In the turbulent world of the Middle East, there have been few islands of political stability that have been able to survive the storms of revolutionary change. Iran, with its political system directed by an absolute monarch and an enormous wealth of natural resources, has been widely viewed in the Western world as the most important such refuge in the area. American opinion leaders have long admired the sturdy consistency with which Iran has maintained its orderly existence, and in seeking a reliable partner and client state upon which to rest U.S. political and economic interests, American decision-makers chose to place their bets on Iran.
In 1978, however, opposition to the Shah of Iran's political rule took the form of a mass movement, and during the first eleven months of the year riots shook hundreds of villages, towns and cities. The estimated death toll resulting from these public displays was over 3,000 persons. The total casualty figures were four times this number. Martial law was instituted, and during the course of the year's disturbances, the Shah ordered his troops to fire on demonstrating crowds in Tehran. Whatever sturdy consistency has obtained in Iran up to now seems to have been shaken - possibly for good.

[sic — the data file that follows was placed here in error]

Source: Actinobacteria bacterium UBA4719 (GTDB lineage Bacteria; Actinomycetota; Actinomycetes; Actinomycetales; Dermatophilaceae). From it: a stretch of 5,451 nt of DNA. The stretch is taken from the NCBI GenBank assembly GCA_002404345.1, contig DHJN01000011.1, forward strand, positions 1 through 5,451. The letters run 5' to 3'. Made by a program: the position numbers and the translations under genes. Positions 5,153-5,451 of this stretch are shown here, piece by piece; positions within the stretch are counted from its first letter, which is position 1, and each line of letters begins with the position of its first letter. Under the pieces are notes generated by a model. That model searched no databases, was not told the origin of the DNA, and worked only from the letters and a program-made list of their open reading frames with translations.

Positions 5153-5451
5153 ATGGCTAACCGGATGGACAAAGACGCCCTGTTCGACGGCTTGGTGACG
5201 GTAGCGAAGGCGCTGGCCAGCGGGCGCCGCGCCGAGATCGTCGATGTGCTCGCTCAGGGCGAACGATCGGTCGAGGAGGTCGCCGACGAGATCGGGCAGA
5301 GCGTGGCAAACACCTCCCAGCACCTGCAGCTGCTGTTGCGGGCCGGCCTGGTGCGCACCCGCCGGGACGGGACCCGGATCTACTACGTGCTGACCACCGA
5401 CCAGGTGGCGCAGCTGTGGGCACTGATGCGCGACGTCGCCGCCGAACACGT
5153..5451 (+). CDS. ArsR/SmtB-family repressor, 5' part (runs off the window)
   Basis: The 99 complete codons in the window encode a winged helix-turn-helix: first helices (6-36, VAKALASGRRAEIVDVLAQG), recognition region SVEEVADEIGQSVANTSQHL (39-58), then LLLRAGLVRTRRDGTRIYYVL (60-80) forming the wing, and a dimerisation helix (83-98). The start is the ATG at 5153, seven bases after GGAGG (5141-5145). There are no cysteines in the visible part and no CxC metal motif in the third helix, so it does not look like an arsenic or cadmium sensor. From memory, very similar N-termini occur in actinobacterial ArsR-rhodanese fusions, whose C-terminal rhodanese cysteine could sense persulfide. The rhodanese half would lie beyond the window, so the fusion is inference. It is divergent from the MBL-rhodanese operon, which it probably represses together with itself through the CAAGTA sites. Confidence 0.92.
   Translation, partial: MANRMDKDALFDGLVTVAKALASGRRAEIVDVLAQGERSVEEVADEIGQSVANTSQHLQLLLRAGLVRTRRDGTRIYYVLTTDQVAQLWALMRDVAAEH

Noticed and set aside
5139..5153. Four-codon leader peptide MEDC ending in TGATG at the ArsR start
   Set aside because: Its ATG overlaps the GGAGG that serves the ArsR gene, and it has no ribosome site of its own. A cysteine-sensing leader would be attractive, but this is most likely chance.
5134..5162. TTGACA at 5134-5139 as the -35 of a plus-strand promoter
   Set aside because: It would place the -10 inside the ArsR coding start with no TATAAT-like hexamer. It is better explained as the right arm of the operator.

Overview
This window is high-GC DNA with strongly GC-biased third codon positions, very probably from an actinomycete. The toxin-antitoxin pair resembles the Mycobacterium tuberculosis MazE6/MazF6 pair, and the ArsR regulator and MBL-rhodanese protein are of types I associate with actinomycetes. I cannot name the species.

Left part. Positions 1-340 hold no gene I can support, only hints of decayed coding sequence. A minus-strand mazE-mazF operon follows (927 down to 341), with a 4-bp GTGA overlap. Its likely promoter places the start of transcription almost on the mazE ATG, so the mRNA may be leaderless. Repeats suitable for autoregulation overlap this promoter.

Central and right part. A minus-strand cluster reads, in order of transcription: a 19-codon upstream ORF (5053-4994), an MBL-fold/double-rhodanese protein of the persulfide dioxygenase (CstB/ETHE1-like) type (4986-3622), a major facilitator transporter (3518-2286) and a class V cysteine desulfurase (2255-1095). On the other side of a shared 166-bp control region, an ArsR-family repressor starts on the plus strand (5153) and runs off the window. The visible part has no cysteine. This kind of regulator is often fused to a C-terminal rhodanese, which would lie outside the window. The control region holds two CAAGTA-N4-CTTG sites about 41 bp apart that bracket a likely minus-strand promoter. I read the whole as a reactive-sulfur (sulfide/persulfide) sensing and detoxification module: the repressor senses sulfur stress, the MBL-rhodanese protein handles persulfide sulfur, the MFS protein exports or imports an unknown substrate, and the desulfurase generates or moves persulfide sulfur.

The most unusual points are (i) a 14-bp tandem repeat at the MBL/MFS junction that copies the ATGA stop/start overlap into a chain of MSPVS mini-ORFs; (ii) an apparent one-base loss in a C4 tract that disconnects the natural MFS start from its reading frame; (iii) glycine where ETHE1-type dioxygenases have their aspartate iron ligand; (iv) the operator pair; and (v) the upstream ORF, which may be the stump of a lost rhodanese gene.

America knows astonishingly little about Iran. Other more visible issues have deflected much of our attention elsewhere. Turkey and NATO, Saudi Arabia and its stupendous oil wealth, and the always-explosive Arab-Israeli issue are three cases in point. The hundreds of thousands of Americans who have lived in Iran since World War II have seldom penetrated the glittering surface consisting primarily of north Tehran and its charming, well-to-do, English-speaking inhabitants. Occasional forays to Isfahan and the Shah Abbas Hotel, Persepolis and the gardens of Shiraz, and the resorts along the Caspian Sea have not served to sharpen our appreciation of the social, political, economic, and religious realities of the country. The American mass media's coverage of Iran has over the years been consistently sparse, superficial, and distorted. Major
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